The next-generation consoles are out, and both the Xbox One and PlayStation 4 are powered by AMD silicon, and a teardown of the Sony's offering by analyst firm IHS suggests that AMD will pull in $100 for every console sold.
The processor, which combines an eight-core Jaguar architecture CPU with a 1.84TFlop Radeon GPU comes in, according to IHS, at a round $100. Add to this the 8GB of fast GDDR5 RAM, which is estimated to cost $88, we come to a total of $188 for just these two components, slightly more than 50 percent of the BOM of the entire console, which is put at $381.
This might seems awfully close to the $399 retail price that Sony is asking for the console, leaving a margin on the hardware of only $18, but if you compare this to the 2009 CECH-2001A version of the PlayStation 3, there the bill of materials and manufacturing cost came to $336 while the console retailed for $299.
"This time," said Andrew Rassweiler, senior director, cost benchmarking services for IHS. "Sony is on a greatly shortened path to the hardware break-even point, or even profitability, with its cost-conscious PlayStation 4 design. The company is pulling off this feat, despite offering a brand-new design that once again includes avant-garde components that yield superfast performance. The PlayStation 4 keeps a lid on costs by focusing all the additional expense on the processor and memory—and reducing outlays for the optical drive, the hard disk drive (HDD) and other subsystems."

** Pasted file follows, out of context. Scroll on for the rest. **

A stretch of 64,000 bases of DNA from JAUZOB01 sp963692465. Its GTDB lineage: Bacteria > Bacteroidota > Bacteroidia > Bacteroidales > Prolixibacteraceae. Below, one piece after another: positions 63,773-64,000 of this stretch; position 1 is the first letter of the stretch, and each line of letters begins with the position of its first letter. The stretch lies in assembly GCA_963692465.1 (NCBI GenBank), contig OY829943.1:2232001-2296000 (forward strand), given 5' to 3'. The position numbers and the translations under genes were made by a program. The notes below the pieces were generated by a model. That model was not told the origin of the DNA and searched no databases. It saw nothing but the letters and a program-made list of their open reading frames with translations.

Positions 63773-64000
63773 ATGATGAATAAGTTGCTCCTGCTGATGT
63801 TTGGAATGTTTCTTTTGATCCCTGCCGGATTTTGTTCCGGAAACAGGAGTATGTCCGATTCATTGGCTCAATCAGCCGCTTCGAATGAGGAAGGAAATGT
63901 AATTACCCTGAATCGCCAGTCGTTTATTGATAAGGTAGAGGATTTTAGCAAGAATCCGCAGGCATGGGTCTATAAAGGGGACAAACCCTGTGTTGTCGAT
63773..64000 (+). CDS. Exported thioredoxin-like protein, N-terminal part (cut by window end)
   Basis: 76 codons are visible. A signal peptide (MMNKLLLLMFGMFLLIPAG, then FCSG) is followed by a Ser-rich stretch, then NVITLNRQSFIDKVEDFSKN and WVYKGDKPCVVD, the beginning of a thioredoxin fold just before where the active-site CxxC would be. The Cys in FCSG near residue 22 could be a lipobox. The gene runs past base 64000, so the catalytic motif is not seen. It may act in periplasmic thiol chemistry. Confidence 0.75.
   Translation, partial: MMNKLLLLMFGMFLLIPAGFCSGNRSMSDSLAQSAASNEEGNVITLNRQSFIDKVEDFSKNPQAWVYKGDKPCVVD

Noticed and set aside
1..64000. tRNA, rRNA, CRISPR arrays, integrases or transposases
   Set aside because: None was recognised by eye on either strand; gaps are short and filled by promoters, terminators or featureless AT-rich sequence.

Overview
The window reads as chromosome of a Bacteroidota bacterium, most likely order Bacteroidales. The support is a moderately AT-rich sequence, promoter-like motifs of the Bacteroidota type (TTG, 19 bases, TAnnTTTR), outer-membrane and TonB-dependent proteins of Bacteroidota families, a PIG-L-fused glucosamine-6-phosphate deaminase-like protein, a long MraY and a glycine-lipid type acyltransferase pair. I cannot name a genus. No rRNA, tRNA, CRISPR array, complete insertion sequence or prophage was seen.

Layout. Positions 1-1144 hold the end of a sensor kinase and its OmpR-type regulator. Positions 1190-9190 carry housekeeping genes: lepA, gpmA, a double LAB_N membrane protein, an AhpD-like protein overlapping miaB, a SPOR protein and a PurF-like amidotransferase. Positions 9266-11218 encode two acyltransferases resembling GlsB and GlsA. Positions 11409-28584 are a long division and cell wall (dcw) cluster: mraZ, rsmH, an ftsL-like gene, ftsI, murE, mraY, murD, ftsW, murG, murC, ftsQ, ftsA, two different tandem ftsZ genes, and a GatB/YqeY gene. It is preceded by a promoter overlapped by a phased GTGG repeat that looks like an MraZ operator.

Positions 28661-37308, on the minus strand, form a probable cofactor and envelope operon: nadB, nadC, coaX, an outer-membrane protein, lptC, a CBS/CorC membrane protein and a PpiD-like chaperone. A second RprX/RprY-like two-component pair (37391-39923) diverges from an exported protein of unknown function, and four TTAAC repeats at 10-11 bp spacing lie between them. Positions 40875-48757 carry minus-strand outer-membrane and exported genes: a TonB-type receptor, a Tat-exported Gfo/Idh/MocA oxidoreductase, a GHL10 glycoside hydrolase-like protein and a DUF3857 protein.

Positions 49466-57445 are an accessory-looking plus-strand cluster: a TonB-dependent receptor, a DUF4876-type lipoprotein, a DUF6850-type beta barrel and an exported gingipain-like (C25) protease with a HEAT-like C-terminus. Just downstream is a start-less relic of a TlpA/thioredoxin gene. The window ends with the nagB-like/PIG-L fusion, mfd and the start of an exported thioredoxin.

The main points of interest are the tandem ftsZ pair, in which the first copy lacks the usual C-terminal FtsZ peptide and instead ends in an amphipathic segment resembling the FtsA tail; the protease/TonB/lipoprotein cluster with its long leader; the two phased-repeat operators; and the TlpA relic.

The AMD chip used in the PlayStation 4 is built using a 28-nanometer manufacturing process, but despite the petite architecture the chip itself is a monster, coming in at 350mm2, which is three times larger than any other chip manufactured using equivalent-process technology that IHS has seen.
The RAM used in the Sony's PlayStation 4 beats what Microsoft has packed into the new Xbox One.
"GDRAM DDR5 memory has much higher bandwidth than the DDR3 used in the Xbox One. It also works better with parallel computing and is designed specifically to enhance graphics performance," said Mike Howard, senior principal analyst, DRAM and memory, for IHS. "Because of its cutting-edge status, GDRAM GDDR5 is more expensive than DDR3, which is used in high volume in products including PCs and older game consoles."